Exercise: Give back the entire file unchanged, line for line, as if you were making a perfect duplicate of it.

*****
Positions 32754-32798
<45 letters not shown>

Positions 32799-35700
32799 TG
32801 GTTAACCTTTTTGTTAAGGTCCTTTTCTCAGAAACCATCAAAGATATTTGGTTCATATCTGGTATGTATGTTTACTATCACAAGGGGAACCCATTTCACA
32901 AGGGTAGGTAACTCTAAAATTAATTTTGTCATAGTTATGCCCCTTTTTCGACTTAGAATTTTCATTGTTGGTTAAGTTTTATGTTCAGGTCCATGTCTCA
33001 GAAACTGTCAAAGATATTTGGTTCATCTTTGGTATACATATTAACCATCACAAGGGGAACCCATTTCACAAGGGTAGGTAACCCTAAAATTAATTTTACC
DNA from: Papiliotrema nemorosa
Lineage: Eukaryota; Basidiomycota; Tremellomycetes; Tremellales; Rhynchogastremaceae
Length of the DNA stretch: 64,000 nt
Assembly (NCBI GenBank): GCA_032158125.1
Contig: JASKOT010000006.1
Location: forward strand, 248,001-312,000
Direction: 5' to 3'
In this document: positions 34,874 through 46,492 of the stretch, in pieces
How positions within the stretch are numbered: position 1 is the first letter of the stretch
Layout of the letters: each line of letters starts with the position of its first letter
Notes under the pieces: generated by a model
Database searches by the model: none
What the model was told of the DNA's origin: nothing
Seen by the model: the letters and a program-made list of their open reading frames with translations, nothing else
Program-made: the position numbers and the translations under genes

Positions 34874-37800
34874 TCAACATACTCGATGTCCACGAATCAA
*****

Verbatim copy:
Positions 32754-32798
<45 letters not shown>

Positions 32799-35700
32799 TG
32801 GTTAACCTTTTTGTTAAGGTCCTTTTCTCAGAAACCATCAAAGATATTTGGTTCATATCTGGTATGTATGTTTACTATCACAAGGGGAACCCATTTCACA
32901 AGGGTAGGTAACTCTAAAATTAATTTTGTCATAGTTATGCCCCTTTTTCGACTTAGAATTTTCATTGTTGGTTAAGTTTTATGTTCAGGTCCATGTCTCA
33001 GAAACTGTCAAAGATATTTGGTTCATCTTTGGTATACATATTAACCATCACAAGGGGAACCCATTTCACAAGGGTAGGTAACCCTAAAATTAATTTTACC
DNA from: Papiliotrema nemorosa
Lineage: Eukaryota; Basidiomycota; Tremellomycetes; Tremellales; Rhynchogastremaceae
Length of the DNA stretch: 64,000 nt
Assembly (NCBI GenBank): GCA_032158125.1
Contig: JASKOT010000006.1
Location: forward strand, 248,001-312,000
Direction: 5' to 3'
In this document: positions 34,874 through 46,492 of the stretch, in pieces
How positions within the stretch are numbered: position 1 is the first letter of the stretch
Layout of the letters: each line of letters starts with the position of its first letter
Notes under the pieces: generated by a model
Database searches by the model: none
What the model was told of the DNA's origin: nothing
Seen by the model: the letters and a program-made list of their open reading frames with translations, nothing else
Program-made: the position numbers and the translations under genes

Positions 34874-37800
34874 TCAACATACTCGATGTCCACGAATCAA